8. 8. Methods Classification of Injury Deaths Among Children One to 12 Years Old Injury-related deaths were identified from death certificates maintained by the DOHMH Office of Vital Statistics. Cases were included in analyses if the manner of death on the death certificate was listed as an accident, homicide, suicide, undetermined or therapeutic complication, and the cause of death listed an International Classification of Disease, 10th Revision (ICD-10) code that was consistent with an unnatural, external cause of death. Death certificate data were verified and supplemented with additional information from files maintained by the OCME. These files contain autopsy or external examination reports, police and other investigative reports, toxicology and other postmortem special studies. Data abstraction was conducted using a form adapted from the National Center for Child Death Review Case Report. OCME files were not reviewed in cases pending criminal investigation, prosecution or appeal. The report utilizes conventional classification of injury deaths: Unintentional injury – An injury that was not deliberate, and occurred without intent to harm or cause death; an injury not intended to happen. This type of injury is described as accidental and includes: • Transportation accident – Fatal injury in which the victim was a passenger in or injured by a motorized vehicle (e.g., car, plane, train). • Non-transportation accident – Fatal injury caused by external factors such as falls, fires or drownings, and are not associated with any mode of transportation. Intentional injury – Injury resulting from intentional use of force or purposeful action against oneself or others. Types include: • Homicide – Fatality resulting from injuries sustained through an act of criminal negligence or violence committed by another person to cause fear, harm or death. • Suicide – Fatality from an intentional, self-inflicted act with the intent to cause harm or death to self. Undetermined – The classification of a death when all available information is insufficient to point to any one manner of death. In some cases, both cause and manner of death may remain undetermined. Therapeutic complication  – Death or injury resulting from causes associated with a medical or surgical intervention (complication of medical and surgical care) used to treat an illness or disease. Though not the result of an injury, deaths from therapeutic complication are included in analyses because of their external nature. World Trade Center-related deaths were excluded from the report. For a complete listing of inclusion criteria and ICD-10 injury codes, please see the Technical Appendix. Classification of Nonfatal Injury Hospitalizations Among Children 0 to 12 Years Old Injury hospitalization data for all acute-stay hospitals in the five boroughs of NYC were acquired from electronic administrative files of the New York Statewide Program and Research Cooperative System (SPARCS), which is operated by the New York State Health Department. Only records of live hospital discharges from 2001 through 2008 were included in analyses. Injury hospitalizations were defined using the International Classification of Diseases, 9th Revision, Clinical Modification (ICD-9-CM) diagnostic codes and external cause of injury codes (E-Codes) according to a taxonomy similar to injury-related deaths. Hospitalizations where the intent of injury was unintentional, intentional (assault-related and self-inflicted injuries) and undetermined were included in analyses; injuries that resulted from therapeutic complications and their late effects were excluded. Data presented in this report provide information on hospitalizations, not individuals. For a complete listing of ICD-9-CM classification codes, see the Technical Appendix.4 2011 Child Fatality in New York City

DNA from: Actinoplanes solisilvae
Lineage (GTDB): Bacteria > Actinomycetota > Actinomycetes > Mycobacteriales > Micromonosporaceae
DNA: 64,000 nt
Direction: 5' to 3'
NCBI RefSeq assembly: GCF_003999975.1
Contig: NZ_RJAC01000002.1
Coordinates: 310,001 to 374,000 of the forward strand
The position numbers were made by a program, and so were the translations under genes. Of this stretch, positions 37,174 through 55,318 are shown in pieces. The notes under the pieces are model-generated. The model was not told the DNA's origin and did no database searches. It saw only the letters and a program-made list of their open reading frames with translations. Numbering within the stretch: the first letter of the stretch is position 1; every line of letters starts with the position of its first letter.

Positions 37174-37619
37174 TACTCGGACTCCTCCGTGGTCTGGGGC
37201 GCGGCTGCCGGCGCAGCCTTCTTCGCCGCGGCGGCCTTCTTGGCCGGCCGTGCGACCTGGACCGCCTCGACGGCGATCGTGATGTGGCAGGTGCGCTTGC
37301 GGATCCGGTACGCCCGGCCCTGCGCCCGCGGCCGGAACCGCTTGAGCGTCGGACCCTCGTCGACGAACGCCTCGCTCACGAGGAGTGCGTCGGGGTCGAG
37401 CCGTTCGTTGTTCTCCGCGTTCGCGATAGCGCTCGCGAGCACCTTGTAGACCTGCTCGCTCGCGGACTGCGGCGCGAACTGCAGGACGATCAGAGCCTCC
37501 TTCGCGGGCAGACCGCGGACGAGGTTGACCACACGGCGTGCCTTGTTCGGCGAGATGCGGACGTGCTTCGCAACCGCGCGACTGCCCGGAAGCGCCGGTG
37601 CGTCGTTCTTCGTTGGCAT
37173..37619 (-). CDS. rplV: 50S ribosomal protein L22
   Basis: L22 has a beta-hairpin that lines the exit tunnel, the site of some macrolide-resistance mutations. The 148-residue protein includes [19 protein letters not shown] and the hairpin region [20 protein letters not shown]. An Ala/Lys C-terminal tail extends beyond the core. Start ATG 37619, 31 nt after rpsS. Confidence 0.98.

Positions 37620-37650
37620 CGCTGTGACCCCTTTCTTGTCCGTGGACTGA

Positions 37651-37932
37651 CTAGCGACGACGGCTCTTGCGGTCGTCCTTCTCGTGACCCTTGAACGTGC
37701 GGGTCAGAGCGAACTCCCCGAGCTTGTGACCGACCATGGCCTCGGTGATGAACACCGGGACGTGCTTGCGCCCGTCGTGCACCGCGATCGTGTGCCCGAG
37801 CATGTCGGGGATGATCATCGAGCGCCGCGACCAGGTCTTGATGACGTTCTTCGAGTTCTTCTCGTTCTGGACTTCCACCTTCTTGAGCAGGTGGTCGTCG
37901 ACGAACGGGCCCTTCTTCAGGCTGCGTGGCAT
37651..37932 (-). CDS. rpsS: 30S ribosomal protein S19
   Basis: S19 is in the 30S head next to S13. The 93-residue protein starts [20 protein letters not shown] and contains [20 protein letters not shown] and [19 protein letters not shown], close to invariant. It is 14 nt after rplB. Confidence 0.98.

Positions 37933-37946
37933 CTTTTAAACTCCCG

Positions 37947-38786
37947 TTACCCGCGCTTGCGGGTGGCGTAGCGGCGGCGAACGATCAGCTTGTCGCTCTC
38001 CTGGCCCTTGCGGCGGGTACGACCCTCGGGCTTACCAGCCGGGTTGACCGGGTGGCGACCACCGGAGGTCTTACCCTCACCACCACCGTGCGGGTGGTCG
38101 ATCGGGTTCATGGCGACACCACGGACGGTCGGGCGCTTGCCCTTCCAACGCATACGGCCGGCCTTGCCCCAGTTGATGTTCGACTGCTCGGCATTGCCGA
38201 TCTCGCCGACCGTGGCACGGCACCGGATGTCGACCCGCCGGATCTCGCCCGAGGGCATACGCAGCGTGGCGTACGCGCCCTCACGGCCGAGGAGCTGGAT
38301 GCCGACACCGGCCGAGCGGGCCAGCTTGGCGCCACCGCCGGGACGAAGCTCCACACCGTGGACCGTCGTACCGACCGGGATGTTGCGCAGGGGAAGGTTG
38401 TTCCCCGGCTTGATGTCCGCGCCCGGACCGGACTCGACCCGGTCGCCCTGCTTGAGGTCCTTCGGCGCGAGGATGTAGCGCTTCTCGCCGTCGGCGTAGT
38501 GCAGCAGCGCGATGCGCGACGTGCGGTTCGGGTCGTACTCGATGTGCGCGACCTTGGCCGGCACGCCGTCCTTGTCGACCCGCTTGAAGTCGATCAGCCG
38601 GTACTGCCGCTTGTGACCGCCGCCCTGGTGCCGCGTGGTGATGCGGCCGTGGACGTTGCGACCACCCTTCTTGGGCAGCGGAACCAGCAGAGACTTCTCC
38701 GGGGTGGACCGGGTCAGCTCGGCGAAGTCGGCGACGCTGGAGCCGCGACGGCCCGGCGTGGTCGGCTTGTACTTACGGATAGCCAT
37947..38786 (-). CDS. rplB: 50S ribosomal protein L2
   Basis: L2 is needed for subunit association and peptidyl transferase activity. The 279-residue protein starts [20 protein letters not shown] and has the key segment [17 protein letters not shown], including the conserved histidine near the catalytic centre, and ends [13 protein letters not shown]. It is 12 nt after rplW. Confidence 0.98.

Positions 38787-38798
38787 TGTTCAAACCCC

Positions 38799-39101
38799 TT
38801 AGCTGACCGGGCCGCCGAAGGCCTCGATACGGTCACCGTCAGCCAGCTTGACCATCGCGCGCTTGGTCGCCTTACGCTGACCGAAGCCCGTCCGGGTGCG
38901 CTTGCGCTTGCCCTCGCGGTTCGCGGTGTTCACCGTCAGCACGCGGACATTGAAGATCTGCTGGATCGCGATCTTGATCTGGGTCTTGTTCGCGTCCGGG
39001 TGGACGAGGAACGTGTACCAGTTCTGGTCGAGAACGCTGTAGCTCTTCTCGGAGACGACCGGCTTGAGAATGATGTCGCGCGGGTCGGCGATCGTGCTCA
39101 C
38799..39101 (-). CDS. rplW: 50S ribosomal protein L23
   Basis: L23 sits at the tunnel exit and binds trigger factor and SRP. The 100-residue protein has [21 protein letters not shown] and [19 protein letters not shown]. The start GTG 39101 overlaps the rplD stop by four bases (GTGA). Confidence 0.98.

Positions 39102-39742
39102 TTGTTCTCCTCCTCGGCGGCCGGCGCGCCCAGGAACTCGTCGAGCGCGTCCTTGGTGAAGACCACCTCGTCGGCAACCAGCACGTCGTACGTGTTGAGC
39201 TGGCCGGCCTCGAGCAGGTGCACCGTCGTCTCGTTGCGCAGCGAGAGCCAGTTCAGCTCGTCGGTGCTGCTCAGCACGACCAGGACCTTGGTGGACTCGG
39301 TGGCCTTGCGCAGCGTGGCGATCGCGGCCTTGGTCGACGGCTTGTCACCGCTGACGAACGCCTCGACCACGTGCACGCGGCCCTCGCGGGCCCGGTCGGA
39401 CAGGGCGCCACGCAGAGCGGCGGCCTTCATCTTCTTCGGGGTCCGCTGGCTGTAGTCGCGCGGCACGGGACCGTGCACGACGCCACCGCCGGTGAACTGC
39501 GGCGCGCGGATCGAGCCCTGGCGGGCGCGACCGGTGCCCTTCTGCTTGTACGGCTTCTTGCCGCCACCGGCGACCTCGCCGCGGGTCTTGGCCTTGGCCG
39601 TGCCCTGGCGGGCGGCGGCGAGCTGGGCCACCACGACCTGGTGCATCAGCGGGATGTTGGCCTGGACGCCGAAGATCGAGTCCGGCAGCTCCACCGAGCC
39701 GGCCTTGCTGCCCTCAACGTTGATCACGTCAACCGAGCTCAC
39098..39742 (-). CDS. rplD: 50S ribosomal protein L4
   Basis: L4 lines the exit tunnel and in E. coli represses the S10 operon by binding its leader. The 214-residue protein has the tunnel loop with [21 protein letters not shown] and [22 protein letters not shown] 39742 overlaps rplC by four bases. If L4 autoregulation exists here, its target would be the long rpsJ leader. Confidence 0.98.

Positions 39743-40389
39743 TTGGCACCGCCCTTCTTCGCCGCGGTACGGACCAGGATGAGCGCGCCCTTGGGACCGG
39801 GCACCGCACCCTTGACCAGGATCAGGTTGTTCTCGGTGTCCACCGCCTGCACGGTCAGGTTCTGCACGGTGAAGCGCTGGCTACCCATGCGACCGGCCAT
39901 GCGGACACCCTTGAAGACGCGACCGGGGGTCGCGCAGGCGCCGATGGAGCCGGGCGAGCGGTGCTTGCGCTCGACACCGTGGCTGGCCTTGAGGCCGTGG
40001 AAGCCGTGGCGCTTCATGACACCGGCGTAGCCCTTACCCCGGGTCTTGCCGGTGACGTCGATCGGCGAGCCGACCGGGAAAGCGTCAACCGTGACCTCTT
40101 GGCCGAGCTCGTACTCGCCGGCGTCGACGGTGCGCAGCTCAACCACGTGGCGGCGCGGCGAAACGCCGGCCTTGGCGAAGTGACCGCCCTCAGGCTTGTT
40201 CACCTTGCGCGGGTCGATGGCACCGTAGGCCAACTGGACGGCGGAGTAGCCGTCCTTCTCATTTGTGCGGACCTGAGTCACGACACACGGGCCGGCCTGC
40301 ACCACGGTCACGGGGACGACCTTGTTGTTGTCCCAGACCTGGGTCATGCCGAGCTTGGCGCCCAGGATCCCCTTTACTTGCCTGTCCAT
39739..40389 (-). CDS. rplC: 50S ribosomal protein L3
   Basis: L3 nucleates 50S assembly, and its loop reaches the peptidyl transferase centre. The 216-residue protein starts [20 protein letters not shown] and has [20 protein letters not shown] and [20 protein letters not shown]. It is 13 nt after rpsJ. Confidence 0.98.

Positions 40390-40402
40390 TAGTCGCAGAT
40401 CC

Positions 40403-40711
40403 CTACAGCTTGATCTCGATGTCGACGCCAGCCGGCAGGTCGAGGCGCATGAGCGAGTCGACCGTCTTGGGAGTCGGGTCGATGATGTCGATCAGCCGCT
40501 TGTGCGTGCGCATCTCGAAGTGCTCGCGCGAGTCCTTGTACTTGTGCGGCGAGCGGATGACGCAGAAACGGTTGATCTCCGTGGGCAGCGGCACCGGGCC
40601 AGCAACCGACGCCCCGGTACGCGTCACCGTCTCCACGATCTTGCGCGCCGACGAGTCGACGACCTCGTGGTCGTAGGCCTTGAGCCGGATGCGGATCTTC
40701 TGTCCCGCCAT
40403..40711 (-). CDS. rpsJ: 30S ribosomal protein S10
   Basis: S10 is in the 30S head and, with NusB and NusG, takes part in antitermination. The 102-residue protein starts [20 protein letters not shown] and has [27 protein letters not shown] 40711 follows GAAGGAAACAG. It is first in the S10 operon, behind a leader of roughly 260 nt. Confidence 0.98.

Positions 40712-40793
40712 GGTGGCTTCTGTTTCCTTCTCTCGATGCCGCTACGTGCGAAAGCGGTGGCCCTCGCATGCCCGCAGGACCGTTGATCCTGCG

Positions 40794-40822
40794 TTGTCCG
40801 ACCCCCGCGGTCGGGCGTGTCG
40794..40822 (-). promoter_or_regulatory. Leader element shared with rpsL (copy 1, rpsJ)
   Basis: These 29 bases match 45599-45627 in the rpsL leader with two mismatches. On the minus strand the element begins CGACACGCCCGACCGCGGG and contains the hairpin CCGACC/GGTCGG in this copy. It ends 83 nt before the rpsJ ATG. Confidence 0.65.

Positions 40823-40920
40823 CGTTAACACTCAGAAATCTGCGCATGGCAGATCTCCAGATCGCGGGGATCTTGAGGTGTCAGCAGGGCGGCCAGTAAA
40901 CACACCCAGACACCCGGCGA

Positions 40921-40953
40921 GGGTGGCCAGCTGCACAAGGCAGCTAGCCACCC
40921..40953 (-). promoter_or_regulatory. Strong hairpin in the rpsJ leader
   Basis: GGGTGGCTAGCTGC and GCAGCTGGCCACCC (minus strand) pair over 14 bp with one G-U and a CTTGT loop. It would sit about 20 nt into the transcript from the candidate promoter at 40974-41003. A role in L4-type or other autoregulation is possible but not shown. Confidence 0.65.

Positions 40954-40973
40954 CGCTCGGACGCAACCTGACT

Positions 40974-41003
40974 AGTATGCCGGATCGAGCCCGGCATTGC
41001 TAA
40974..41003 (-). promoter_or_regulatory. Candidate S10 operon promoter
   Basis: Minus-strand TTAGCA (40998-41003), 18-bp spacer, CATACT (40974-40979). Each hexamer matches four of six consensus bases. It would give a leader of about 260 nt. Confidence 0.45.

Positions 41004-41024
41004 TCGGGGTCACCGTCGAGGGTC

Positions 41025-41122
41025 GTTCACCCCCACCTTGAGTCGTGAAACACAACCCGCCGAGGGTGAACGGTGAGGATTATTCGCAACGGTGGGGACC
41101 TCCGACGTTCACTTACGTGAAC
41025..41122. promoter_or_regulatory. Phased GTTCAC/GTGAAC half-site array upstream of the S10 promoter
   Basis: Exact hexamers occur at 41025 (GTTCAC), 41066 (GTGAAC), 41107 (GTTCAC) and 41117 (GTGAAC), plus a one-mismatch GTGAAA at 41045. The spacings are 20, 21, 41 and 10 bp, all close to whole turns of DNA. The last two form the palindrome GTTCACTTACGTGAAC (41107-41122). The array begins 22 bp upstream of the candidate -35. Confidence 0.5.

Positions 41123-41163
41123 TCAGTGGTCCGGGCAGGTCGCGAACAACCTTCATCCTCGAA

9. 9. Classification of Injury Deaths Among Infants Younger Than One Year OldInformation on injury deaths among infants younger than one year old was obtained and abstracted usingthe same methodology as that for children one to 12 years old. Sleep-related injury deaths were identified forspecial review and defined as having occurred when environmental factors pertaining to sleep (e.g., position,location, sleep arrangement, and presence, type and location of bedding materials) were suspected or confirmedin the death of an infant. The deaths were classified as: • Unintentional suffocation or asphyxia  if sufficient evidence was present (e.g., due to smothering or overlay). • Undetermined or unknown cause if there were no findings from the autopsy or post-mortem studies that pointed to a cause of death, but the death scene investigation revealed an environment that may have caused an injury, like asphyxia or suffocation.Based on these criteria, death resulting from unintentional threat to breathing (ICD-10 W75 and W84), anddeaths of undetermined intent (Y33-Y34) were included as sleep-related death. Using a structured abstractionform, details such as infant’s sleeping position and sleep surface were recorded from files maintained by theOCME for a five-year review from 2004 through 2008.ResultsInjury Deaths Among Children One to 12 Years OldCompared with the national rate, NYC has approximately 30% fewer deaths from all causes among childrenaged one to 12 years old. Nationwide, approximately 20 per 100,000 children die each year, compared withapproximately 14 per 100,000 in NYC. Most of this difference is due to fewer injury deaths in NYC (4 per100,000 NYC children vs. 8.7 per 100,000 children nationally). Still, injury deaths are the most commoncause of death in this age group both nationally and in NYC, with higher fatality rates than other leadingcauses of death, such as cancer, congenital malformations and other diseases.Figure 1. All Causes of Death Among Children (1-12 years), National vs. NYCFigure 1. All Causes of Death Among Children (1–12 years), National vs. NYC 10 National (2001-2007) 9 8.7 NYC (2001-2009) 8Deaths per 100,000 Children 7 6 5.0 5 4.0 3.9 4 3 2.4 2.4 2 1.7 1.7 1.2 1 1.0 0.9 0.7 0.3 0.2 0 Injury Cancer Congenital Influenza, Heart and Septicemia All Other Causes Malformations Pneumonia Cerebrovascular and Chronic disease Respiratory Disease Cause of DeathSource: Bureau of Vital Statistics, NYC DOHMH and Web-based Injury Statistics Query and Reporting System (WISQARS), Centers for Disease Controland Prevention. 2011 Child Fatality in New York City 5